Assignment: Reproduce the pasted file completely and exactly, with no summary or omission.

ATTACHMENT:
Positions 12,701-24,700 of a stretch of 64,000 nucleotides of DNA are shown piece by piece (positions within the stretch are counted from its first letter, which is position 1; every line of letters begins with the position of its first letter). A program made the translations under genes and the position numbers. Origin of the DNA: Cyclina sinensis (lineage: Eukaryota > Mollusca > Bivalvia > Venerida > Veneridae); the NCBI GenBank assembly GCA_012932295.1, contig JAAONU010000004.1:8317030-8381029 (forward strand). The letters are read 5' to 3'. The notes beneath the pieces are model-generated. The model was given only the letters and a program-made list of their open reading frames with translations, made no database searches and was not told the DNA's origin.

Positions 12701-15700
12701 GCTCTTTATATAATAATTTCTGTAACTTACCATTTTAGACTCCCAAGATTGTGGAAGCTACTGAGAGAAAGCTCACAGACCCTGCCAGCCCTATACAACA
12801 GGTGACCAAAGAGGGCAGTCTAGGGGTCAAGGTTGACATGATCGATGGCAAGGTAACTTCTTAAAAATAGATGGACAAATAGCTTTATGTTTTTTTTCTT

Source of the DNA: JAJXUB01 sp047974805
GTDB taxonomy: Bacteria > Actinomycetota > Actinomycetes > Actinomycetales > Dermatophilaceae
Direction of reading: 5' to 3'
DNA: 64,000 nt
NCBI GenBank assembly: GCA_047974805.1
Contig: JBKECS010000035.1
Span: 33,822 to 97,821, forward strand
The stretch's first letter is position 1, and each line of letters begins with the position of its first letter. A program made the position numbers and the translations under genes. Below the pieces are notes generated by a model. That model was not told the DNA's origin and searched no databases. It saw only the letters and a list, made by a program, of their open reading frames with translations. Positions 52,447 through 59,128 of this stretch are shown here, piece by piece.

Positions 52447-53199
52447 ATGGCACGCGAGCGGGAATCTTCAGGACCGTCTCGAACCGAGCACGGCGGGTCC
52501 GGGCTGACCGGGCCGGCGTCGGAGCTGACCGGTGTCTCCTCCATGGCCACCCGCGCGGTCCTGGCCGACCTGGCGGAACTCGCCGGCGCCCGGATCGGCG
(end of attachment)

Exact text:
Positions 12,701-24,700 of a stretch of 64,000 nucleotides of DNA are shown piece by piece (positions within the stretch are counted from its first letter, which is position 1; every line of letters begins with the position of its first letter). A program made the translations under genes and the position numbers. Origin of the DNA: Cyclina sinensis (lineage: Eukaryota > Mollusca > Bivalvia > Venerida > Veneridae); the NCBI GenBank assembly GCA_012932295.1, contig JAAONU010000004.1:8317030-8381029 (forward strand). The letters are read 5' to 3'. The notes beneath the pieces are model-generated. The model was given only the letters and a program-made list of their open reading frames with translations, made no database searches and was not told the DNA's origin.

Positions 12701-15700
12701 GCTCTTTATATAATAATTTCTGTAACTTACCATTTTAGACTCCCAAGATTGTGGAAGCTACTGAGAGAAAGCTCACAGACCCTGCCAGCCCTATACAACA
12801 GGTGACCAAAGAGGGCAGTCTAGGGGTCAAGGTTGACATGATCGATGGCAAGGTAACTTCTTAAAAATAGATGGACAAATAGCTTTATGTTTTTTTTCTT

Source of the DNA: JAJXUB01 sp047974805
GTDB taxonomy: Bacteria > Actinomycetota > Actinomycetes > Actinomycetales > Dermatophilaceae
Direction of reading: 5' to 3'
DNA: 64,000 nt
NCBI GenBank assembly: GCA_047974805.1
Contig: JBKECS010000035.1
Span: 33,822 to 97,821, forward strand
The stretch's first letter is position 1, and each line of letters begins with the position of its first letter. A program made the position numbers and the translations under genes. Below the pieces are notes generated by a model. That model was not told the DNA's origin and searched no databases. It saw only the letters and a list, made by a program, of their open reading frames with translations. Positions 52,447 through 59,128 of this stretch are shown here, piece by piece.

Positions 52447-53199
52447 ATGGCACGCGAGCGGGAATCTTCAGGACCGTCTCGAACCGAGCACGGCGGGTCC
52501 GGGCTGACCGGGCCGGCGTCGGAGCTGACCGGTGTCTCCTCCATGGCCACCCGCGCGGTCCTGGCCGACCTGGCGGAACTCGCCGGCGCCCGGATCGGCG